I weigh myself once a week – with past issues with eating and body dysmorphia at school, I often have to stop myself from wanting to weigh myself every morning. But I feel like if I don’t weigh myself regularly then I lose a sense of control and knowing whether what I’m doing for the sake of my body is working or not.

But recently I’ve been watching the number on the scales go up every single week – I don’t want to talk about specific numbers because numbers are so personal to the individual and there are so many other factors that my ‘heaviest’ weight might be a healthy weight for someone else and someone else’s heaviest weight might be my weight goal so mentioning numbers doesn’t help anyone.

So at the beginning of the year, let’s call my weight X – my goal was to lose a stone to be at Y weight and for the first couple of months it went quite well, I nearly hit a big goal I’d been aiming for, I was making good progress and I felt okay. Then lockdown happened and the numbers started going the other way – I got back up to the weight I was at the beginning of the year, then it kept going, and I hit the next ‘stone’ marker and it just kept going. Then all of a sudden I was back at my heaviest weight that I was at in the beginning of 2018 when I was finishing my undergraduate degree.

Hitting that specific weight – let’s call it Z – didn’t make my feel as bad as I thought I would because I’d already been going in the wrong direction and been through disappointment, frustration, comfort eating, rationalising that I’m just trying to survive a pandemic, trying to figure out if lockdown should have been my opportunity to really focus on healthier life choices rather than go the other way. By the time I reached Z I had already been through all of these emotions and I had been mentally preparing for it.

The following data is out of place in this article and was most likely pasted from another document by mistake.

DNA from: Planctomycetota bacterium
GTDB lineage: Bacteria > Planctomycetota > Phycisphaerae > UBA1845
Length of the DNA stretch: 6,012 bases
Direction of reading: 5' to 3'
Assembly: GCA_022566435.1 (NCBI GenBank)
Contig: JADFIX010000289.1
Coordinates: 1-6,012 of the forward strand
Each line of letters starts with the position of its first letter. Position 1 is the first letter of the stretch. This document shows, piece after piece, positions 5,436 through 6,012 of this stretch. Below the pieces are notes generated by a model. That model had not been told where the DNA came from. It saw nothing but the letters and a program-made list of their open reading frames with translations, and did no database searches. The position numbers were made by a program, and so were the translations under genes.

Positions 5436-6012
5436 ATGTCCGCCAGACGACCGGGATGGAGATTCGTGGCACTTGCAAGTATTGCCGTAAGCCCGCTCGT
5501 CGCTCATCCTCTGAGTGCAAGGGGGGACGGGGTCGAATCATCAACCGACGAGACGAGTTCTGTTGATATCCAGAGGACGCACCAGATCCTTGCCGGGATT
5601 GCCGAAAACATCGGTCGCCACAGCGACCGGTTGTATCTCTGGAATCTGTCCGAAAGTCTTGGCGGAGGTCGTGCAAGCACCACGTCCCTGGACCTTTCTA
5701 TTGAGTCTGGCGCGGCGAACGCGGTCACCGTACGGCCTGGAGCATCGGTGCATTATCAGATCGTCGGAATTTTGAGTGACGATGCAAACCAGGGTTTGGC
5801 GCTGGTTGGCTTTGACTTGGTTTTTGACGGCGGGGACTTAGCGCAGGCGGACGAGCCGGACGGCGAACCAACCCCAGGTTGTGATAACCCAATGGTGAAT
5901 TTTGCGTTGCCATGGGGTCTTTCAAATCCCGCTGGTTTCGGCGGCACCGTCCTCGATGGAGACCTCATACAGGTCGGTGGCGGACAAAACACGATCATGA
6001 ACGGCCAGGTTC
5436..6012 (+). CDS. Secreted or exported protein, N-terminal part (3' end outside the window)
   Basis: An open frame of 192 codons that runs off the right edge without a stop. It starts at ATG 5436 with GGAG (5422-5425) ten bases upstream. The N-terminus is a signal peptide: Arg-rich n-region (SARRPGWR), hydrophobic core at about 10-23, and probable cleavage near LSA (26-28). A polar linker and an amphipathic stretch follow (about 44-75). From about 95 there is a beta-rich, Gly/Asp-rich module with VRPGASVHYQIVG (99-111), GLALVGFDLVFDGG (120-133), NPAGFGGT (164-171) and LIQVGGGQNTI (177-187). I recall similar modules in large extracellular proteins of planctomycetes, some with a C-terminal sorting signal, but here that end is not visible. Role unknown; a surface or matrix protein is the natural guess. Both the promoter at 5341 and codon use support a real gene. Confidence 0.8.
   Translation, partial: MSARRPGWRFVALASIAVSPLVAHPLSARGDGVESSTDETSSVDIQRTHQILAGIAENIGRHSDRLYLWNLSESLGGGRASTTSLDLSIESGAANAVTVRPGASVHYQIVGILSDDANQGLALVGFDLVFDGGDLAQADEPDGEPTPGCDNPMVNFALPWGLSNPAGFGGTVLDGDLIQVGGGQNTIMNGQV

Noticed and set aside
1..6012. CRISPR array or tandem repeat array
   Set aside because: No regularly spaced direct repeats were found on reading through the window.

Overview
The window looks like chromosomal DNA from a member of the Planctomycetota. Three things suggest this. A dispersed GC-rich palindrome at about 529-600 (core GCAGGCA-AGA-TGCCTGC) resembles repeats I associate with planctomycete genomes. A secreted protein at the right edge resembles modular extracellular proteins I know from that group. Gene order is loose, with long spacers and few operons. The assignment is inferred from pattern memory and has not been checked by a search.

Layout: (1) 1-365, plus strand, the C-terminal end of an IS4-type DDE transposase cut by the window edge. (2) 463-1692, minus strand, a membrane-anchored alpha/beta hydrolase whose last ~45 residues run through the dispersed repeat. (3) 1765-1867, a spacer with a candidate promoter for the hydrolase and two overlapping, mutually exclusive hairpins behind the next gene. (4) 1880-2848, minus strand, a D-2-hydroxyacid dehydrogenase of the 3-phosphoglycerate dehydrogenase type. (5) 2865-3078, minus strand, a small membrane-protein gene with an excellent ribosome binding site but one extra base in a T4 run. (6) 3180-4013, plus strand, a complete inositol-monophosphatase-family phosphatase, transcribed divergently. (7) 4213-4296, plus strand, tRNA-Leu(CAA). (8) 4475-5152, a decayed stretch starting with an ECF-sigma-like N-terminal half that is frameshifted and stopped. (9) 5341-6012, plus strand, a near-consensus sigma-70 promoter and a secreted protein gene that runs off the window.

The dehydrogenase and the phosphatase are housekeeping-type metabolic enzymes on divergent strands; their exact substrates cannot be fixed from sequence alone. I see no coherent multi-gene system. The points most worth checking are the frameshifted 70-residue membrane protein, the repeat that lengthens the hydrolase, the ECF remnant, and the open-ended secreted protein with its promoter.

In the month I started couch to 5k, I gained more weight than over the other six months of the year combined. But I know I didn’t eat well and there’s no amount of exercise that can compensate for that.

What I always used to say when I was in the height of my weight loss in 2019 was ‘everything in moderation’ – I’m such a fussy eater that eating healthily is really difficult, but smaller portions, eating food you like even if it’s bad but in controlled portions, making an effort to eat more fruits and vegetables and stop snacking on sweet treats in the afternoon (thought a 4pm ice cream in a heat wave is compulsory!). Moderation is key – doing a moderate amount of exercise and not becoming obsessive, making sure to have sensible portion sizes and not feeling like you can never have chocolate again.

Putting on weight isn’t a failure – your body changes all the time, no one ‘diet’ or regime is going to work for your entire life. Things change, tastes change, fitness changes.

If I want to hit my goal of ‘Y’ weight by the end of the year then I now have to lose much more weight than when I was at my starting weight of ‘X’, but I’m not bothered either way. I’m still running three times a week, I’ve been working on my home workout once a week, now that my boyfriend is back at work I have a bit more control over how frequently we eat vegetables, I’m working on my sleep schedule and looking after my mental health as much as my physical health.

Hitting a new highest weight could have been a new low, but I know why it happened. I know I went on holiday and didn’t eat healthily and lockdown with my boyfriend being home meant compromising on healthy foods. It’ll probably take time before the numbers on the scales start going the other way, but results are not linear – my progress in consistently exercising and looking after myself is more valuable than the number on the scales.